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The Migration Seminar
The Migration Society 2.0 Lecture Series:
How should we (teachers and students) talk about racism in the classroom and in our research?

Miri Song is Professor of Sociology at the University of Kent, in England. Her latest book is: Multiracial Parents: Mixed Race Families, Generational Change and the Future of Race (NYU Press 2017). She is currently working on a Russell Sage Foundation funded project on racially mixed people and the US census with Carolyn Liebler (U. of Minnesota). She is interested in race, racisms, multiracial people, and the politics of ethnic and racial identities.

In my recent work, I have argued that we need to keep talking about race and racism. But how should sensitive topics such as racism be taught in universities? How should teachers and students engage in good practice in increasingly diverse high education settings? Are there any a priori rules that must be followed about what can and can’t be said or queried? These are clearly huge questions. Discussions about ‘difference’ and racisms have become central in many social spheres, including in the media, schools and universities. Learning about, and having discussions about racism, however, is far from easy for several reasons. First, what is meant by ‘racism’ is still highly contentious; secondly, there are now many prohibitions on how we may discuss these issues, including the language that we are able to use in our academic discussions. While this talk focuses upon how we may teach and talk about racism, many of the issues raised in this session may also be applicable to how we debate other highly charged social issues.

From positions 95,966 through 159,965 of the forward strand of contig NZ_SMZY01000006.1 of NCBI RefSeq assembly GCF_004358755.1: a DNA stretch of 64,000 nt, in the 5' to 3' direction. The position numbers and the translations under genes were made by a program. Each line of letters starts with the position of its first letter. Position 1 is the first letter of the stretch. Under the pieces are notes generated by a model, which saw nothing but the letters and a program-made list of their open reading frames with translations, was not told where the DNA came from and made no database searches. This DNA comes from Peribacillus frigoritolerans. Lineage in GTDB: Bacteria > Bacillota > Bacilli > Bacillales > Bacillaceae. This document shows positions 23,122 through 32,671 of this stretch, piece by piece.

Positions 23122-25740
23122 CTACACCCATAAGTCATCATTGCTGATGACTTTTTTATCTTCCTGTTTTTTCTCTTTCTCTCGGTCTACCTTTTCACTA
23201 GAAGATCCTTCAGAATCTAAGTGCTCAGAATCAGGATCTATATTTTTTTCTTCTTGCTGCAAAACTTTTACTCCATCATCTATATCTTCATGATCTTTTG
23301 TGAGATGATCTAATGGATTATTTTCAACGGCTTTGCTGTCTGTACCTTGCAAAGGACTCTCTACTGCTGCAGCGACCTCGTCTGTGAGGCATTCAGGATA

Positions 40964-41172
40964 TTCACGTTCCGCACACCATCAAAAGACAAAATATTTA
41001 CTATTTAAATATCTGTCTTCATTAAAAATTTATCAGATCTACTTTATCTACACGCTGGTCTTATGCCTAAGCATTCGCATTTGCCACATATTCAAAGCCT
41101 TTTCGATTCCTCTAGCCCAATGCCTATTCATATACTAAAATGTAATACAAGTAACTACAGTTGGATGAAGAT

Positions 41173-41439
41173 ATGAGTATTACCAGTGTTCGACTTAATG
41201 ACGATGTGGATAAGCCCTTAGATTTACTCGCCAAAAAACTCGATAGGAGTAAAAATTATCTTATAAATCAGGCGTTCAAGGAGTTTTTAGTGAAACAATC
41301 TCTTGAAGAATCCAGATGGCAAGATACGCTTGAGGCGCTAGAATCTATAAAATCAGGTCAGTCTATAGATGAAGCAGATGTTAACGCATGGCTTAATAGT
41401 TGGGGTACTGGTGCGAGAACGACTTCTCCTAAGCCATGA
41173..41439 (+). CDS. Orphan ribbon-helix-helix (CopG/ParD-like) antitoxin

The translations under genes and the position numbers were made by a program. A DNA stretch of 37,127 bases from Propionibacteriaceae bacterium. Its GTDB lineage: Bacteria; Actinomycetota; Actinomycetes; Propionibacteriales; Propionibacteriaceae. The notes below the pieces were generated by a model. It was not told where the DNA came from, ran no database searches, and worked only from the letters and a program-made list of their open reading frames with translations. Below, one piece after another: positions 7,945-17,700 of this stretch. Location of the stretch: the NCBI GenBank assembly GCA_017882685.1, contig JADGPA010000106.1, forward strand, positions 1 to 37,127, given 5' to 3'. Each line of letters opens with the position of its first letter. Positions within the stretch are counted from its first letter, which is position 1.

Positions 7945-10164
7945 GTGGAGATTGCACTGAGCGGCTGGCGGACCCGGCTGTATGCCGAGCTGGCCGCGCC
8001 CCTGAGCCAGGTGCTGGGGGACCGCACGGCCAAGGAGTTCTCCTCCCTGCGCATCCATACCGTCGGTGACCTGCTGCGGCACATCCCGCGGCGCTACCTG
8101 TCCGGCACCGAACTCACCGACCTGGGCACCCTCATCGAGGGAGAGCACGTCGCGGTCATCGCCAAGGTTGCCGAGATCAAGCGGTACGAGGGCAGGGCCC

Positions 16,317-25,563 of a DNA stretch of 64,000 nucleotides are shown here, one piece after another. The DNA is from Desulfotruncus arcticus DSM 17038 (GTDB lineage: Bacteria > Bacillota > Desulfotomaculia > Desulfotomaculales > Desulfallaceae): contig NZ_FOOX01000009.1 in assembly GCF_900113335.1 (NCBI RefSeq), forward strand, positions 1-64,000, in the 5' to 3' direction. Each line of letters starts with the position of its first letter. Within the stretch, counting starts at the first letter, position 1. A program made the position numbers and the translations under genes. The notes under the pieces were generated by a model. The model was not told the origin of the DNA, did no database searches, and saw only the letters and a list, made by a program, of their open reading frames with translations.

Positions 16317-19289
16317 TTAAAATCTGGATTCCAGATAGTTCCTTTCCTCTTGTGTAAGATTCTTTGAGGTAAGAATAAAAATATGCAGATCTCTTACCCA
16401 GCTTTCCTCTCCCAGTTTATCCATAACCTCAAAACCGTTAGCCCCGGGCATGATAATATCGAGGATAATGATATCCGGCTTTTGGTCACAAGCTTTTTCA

The seminar will be held in English and online. If you would like to participate, send an email to

More information at the Malmö Institute for Studies of Migration, Diversity and Welfare website